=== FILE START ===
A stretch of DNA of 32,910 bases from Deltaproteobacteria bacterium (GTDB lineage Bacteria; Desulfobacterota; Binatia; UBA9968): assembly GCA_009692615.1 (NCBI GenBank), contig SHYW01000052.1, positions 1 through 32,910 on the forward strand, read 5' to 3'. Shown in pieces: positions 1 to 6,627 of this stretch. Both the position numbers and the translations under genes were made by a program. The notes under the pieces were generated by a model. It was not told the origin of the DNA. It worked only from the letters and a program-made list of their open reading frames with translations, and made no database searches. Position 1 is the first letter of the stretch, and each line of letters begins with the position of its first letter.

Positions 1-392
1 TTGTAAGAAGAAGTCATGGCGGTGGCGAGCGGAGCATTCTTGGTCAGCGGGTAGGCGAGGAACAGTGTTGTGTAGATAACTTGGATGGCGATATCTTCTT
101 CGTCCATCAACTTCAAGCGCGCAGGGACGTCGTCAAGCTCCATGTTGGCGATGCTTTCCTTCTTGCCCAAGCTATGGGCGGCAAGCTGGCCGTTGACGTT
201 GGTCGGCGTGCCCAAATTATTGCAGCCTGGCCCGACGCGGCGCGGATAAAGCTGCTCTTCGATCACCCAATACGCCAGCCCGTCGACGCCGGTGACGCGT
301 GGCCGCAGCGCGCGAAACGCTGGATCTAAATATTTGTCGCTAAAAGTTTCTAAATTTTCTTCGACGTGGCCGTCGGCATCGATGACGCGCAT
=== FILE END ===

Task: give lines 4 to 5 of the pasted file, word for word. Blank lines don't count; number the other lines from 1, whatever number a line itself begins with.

101 CGTCCATCAACTTCAAGCGCGCAGGGACGTCGTCAAGCTCCATGTTGGCGATGCTTTCCTTCTTGCCCAAGCTATGGGCGGCAAGCTGGCCGTTGACGTT
201 GGTCGGCGTGCCCAAATTATTGCAGCCTGGCCCGACGCGGCGCGGATAAAGCTGCTCTTCGATCACCCAATACGCCAGCCCGTCGACGCCGGTGACGCGT